Three sessions that I observed this week dealt with students who came in with a finished draft. In each session the tutor started by asking the student what the assignment guidelines were and what the actual paper was about. From there each tutor took a different approach in going over the paper with the student. One tutor read over the whole paper in great detail, pen in hand making corrections as he went along. There was an awkward silence for about fifteen minutes as the student watched the tutor silently mark up his rough draft. Another tutor went through the paper paragraph by paragraph and started asking questions about the body paragraphs before even getting to through the introduction. While some questions did seem relevant to making the paper more effective, a few suggestions made were things that were already included in later portions of the paper. The tutor failed to realize some of the techniques the student was already using since the paper had not been read in its entirety. Finally the last tutor I observed quickly skimmed the paper, before going through each paragraph individually with the student. I found this to be the most effective method, but was curious if anyone else had any opinions on the matter. I feel that by skimming the paper you are able to get a basic idea of where the student is and determine if they are having any organizational issues. Still, this could be difficult if you are working with a student who comes in with a very long paper. In this scenario, what is the best way to approach the session since time is limited?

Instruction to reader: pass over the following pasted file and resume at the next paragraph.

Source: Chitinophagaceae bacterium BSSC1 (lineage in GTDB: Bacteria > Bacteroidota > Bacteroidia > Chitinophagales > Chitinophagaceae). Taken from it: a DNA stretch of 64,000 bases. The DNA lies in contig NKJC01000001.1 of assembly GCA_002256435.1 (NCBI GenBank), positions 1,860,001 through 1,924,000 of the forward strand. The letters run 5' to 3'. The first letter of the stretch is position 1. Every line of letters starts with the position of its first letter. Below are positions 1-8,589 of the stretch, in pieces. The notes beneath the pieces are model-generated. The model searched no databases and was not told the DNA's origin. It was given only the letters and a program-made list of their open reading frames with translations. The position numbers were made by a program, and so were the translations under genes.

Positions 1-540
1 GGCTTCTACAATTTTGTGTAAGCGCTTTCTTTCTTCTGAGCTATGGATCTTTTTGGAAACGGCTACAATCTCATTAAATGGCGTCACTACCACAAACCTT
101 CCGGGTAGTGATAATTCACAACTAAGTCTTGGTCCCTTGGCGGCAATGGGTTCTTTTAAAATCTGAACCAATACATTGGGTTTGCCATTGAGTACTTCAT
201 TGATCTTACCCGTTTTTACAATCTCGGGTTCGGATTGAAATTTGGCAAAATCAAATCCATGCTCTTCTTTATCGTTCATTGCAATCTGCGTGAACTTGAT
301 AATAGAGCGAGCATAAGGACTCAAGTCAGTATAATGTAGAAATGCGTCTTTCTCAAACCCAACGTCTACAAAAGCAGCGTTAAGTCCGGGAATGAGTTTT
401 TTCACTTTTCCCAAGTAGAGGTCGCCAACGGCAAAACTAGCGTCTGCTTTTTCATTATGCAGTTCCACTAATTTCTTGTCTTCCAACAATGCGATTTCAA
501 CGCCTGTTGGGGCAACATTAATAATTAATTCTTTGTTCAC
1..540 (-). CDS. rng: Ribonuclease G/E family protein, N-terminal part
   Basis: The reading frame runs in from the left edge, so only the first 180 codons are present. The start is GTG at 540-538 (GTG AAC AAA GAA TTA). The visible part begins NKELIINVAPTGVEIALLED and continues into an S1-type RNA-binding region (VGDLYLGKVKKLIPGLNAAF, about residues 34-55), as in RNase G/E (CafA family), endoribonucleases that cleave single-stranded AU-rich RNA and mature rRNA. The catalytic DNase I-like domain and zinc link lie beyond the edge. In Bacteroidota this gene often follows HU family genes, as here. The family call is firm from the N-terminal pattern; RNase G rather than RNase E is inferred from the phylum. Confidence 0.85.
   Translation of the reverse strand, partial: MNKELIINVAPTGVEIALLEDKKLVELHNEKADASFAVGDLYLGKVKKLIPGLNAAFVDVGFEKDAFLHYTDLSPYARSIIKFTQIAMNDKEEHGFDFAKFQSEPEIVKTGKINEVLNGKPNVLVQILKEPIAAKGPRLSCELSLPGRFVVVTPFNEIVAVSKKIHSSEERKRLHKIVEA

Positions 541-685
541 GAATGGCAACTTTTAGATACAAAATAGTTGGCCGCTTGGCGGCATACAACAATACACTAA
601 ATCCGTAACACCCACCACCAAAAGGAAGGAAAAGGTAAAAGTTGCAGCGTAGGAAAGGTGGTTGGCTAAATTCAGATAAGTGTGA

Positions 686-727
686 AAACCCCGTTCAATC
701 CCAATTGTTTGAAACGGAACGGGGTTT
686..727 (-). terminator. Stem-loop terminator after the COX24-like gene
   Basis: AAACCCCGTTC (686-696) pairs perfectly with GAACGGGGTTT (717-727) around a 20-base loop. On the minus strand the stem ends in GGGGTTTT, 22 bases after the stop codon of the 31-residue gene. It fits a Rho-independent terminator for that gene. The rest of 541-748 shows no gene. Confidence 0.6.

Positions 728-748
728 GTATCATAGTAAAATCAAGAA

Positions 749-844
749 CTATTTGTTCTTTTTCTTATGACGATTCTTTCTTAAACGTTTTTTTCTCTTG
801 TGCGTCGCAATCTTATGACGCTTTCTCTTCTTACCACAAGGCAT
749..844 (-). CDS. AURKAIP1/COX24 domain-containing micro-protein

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I have posted a poll in the IWCA forums: IWCA Forum: Peer Tutor => What do we call ourselves: the poll! It is a part of an earlier discussion that kind of petered out about the titles used for writing center workers. Please take a moment and vote! If you don't have an account on the forum, you can register for one by clicking on the "Register" link (next to the rocket icon in the top-right of the page.) Don't forget to state your institutional affiliation when you request and account. (That's how the IWCA Forum keeps out spam accounts.)
By Lori Brock
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